As ‘Myrtle’, the unique train created by the late ‘Magical Imagineer’ Gordon Johnson, was unveiled at her new home of the Buttermarket during a special event organised by his wife Toni, a curious little robin watched on.

“That was Gordon,” said Toni Johnson with a smile on her face. She went on to explain that a tame robin had joined Colin Fawcett, ‘the Imagineer’s Apprentice’ as he worked tirelessly to get ‘Myrtle’ up and running again for the display.

“And on Saturday afternoon, there it was, sitting on the lamp post,” shared Toni, adding that due to its significance, her friend Noelle McAlinden had gifted her a model steampunk-style robin which is to sit proudly on the train.

Toni was joined by her family and friends for ‘Myrtle’s’ grand unveiling on Saturday afternoon, which took the form of a performance. Dressed for the part, Selwyn Johnston of Headhunters Barber Shop and Railway Museum took on the role of the train conductor, ably assisted by Toni’s grandson Sean, whilst Toni’s daughters Kate and Rachael waited patiently to board the train.

However, it was Toni’s granddaughter Jessie who had the top job. After pressing a big red button, the curtain masking the display fell down and ‘Myrtle’ was revealed to great applause.

As everyone watched in awe, ‘Myrtle’ gave her first performance, led by the three Collegiate girls aboard her, who Gordon had modelled on Jane Styles, Sandra Johnston and Elaine Pine.

“They ran the train, so the girls on the front did their bit and the girl at the back then started playing the hockey sticks and there were bells and all sorts of things on the back and it was called ‘Sandra’s Symphonia’,” explained Toni, adding that it was lovely to have Jane and Sandra present at the unveiling.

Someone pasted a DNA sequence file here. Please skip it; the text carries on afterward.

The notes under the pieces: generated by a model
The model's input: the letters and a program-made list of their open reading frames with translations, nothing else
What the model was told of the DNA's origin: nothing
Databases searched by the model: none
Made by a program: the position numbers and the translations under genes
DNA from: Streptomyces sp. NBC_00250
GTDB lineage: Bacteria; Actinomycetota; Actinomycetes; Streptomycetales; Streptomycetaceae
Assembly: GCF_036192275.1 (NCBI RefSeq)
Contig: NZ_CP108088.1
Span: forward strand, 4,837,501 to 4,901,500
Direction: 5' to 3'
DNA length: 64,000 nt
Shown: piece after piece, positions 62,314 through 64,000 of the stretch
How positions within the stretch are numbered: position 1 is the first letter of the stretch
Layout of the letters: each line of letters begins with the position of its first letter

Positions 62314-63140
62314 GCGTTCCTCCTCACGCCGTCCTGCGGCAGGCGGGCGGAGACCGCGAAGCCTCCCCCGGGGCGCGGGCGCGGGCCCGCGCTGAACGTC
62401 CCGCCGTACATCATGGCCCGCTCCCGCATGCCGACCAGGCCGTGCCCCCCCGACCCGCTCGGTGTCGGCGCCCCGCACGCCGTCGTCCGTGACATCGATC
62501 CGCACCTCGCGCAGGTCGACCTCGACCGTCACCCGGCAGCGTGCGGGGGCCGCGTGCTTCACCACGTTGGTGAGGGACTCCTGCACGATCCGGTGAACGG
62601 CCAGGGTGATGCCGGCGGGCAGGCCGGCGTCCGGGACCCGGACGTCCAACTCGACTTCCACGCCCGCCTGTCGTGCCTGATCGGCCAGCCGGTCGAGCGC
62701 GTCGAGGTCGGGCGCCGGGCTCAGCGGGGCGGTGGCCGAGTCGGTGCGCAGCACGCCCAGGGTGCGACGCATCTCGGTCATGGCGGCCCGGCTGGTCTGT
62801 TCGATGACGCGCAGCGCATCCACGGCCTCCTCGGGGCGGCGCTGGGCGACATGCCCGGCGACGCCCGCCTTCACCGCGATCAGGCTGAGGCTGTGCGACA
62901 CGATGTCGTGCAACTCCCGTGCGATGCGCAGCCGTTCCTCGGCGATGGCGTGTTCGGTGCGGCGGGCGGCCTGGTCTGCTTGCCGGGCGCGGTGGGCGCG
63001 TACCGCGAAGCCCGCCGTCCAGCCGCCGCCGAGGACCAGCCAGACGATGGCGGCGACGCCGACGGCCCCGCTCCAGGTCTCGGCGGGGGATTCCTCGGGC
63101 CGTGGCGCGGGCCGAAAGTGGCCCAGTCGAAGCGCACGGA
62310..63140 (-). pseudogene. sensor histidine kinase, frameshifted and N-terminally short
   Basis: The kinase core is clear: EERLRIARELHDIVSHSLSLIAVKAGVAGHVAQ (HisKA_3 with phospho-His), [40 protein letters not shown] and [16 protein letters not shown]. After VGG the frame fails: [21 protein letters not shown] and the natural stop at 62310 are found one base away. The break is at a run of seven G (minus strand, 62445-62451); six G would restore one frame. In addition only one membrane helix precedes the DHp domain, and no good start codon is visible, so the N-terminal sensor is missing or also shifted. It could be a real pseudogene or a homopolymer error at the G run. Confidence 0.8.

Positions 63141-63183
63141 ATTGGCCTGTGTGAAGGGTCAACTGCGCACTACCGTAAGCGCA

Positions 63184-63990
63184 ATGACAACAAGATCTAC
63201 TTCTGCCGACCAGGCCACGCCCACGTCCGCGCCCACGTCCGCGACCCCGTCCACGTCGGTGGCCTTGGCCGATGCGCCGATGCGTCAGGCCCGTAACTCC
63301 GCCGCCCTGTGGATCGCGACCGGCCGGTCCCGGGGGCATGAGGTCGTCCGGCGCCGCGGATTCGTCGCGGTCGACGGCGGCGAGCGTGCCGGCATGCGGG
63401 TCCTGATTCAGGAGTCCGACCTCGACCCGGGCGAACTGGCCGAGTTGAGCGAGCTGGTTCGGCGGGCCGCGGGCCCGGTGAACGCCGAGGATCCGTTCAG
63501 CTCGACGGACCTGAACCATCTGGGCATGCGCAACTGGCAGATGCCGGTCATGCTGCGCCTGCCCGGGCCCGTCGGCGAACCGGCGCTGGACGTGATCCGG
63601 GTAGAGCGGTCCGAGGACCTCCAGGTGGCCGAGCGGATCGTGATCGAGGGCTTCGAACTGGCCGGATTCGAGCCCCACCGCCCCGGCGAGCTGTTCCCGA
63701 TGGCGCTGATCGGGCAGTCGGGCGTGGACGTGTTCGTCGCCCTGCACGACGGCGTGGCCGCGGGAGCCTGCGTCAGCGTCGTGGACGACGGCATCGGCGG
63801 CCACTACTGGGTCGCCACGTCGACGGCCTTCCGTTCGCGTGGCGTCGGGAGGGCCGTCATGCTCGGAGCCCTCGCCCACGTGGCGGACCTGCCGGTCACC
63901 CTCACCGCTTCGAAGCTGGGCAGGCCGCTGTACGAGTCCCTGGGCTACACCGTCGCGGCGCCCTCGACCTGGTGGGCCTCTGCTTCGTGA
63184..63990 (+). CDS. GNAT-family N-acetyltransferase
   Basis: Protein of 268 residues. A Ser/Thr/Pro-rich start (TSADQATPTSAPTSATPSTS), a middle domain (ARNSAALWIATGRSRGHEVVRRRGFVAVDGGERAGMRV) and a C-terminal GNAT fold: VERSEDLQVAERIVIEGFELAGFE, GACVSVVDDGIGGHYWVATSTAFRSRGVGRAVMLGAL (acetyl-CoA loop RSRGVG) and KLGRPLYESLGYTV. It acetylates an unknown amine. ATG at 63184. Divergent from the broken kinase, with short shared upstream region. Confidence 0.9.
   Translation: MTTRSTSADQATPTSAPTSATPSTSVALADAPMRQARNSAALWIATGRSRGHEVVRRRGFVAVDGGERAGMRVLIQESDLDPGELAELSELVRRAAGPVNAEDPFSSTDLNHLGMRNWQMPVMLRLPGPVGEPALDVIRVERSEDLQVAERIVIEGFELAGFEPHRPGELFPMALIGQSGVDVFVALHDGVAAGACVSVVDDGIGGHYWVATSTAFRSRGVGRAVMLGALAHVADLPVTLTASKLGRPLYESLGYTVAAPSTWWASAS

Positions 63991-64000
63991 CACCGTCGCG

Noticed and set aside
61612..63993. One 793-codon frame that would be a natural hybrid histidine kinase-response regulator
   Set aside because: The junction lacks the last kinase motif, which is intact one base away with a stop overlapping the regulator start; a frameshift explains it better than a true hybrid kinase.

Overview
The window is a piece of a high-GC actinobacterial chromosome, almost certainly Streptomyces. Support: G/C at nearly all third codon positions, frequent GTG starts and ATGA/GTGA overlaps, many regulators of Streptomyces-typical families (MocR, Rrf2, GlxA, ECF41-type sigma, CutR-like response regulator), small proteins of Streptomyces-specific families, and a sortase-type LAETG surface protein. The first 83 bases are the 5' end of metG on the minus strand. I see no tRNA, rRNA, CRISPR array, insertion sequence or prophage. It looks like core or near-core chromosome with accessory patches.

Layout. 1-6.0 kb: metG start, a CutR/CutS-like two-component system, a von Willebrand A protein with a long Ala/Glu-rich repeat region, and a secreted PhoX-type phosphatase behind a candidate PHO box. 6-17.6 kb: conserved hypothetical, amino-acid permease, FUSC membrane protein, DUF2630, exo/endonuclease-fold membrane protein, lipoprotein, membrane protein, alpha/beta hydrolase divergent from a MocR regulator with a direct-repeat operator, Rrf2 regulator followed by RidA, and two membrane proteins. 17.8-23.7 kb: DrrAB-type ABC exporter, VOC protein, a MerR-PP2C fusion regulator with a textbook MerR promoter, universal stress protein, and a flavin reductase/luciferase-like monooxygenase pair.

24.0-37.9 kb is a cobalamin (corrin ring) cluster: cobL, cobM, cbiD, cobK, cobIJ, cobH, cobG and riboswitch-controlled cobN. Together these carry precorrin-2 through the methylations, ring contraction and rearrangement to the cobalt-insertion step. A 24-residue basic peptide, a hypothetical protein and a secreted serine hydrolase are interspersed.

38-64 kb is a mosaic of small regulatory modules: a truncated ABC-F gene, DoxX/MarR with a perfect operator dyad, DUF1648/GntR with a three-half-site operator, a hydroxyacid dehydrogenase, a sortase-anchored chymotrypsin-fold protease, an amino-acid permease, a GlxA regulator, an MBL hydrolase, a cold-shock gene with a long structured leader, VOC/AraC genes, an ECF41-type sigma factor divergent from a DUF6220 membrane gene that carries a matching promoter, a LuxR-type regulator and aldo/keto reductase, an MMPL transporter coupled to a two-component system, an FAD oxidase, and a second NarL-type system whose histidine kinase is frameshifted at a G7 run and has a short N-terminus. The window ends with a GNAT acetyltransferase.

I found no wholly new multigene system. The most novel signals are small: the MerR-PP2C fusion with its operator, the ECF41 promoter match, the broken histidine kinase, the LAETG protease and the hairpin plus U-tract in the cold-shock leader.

Acting like a clock, Toni explained that for one and a half minutes, ‘Myrtle’ will perform on the hour every hour.

“Now the quirkiness in that is that you are sitting in the coffee shop and you look out the window and you say, ‘there’s something happening over there’ and you get up, you go out and there’s nothing and there’s no sign that anything has happened and it’s kind of lovely,” said Toni with a grin, adding that those who wish to see ‘Myrtle’ perform will have to be there on the hour.

Noting how having ‘Myrtle’ on display to the public would have meant “an awful lot” to Gordon, Toni said: “He has a lot of work in the museum here but there isn’t anything of his as a public sculpture piece and I said to him once about that and he said, ‘yes it would be lovely to have something in town’ and he said that he thought the Buttermarket would be a wonderful place for it because people could stop and look at it.

“So it would have meant an awful lot to him and it meant a huge amount to me.”

Toni added that she couldn’t have done it without Colin’s hard work. “There was an awful lot of work to do because things have rusted, things have died and things weren’t working, but Colin would not do anything that modernised it.”

Sharing that Gordon was not an electrician and had his own inventive ways of making things work, she applauded Colin’s sensitivity for Gordon’s art whilst he worked on ‘Myrtle’.

“There’s lots of bits of her that were made of lots of bits and pieces, there was even a necklace chain of mine involved in it but Colin said he would do this and he said, ‘I won’t change anything in her’, and I said, ‘you might find you have to’ and he said, ‘no I won’t, I’m going to get inside this man’s head because I find him very interesting’.”

“It meant that Gordon’s work continued, so I said to him one day, ‘so the Magical Imagineer, who was Gordon, I said, ‘you are his apprentice’, and he loved it,” she shared.

Following the grand unveiling Toni commented that it was a really lovely day. “I feel delighted that it is there, I really do and I think it’s lovely for Colin too,” Toni told this newspaper.

Gordon took up a position as an art teacher at the Collegiate Grammar School, Enniskillen where he remained until taking retirement at the age of 55 to take up professional model making full time.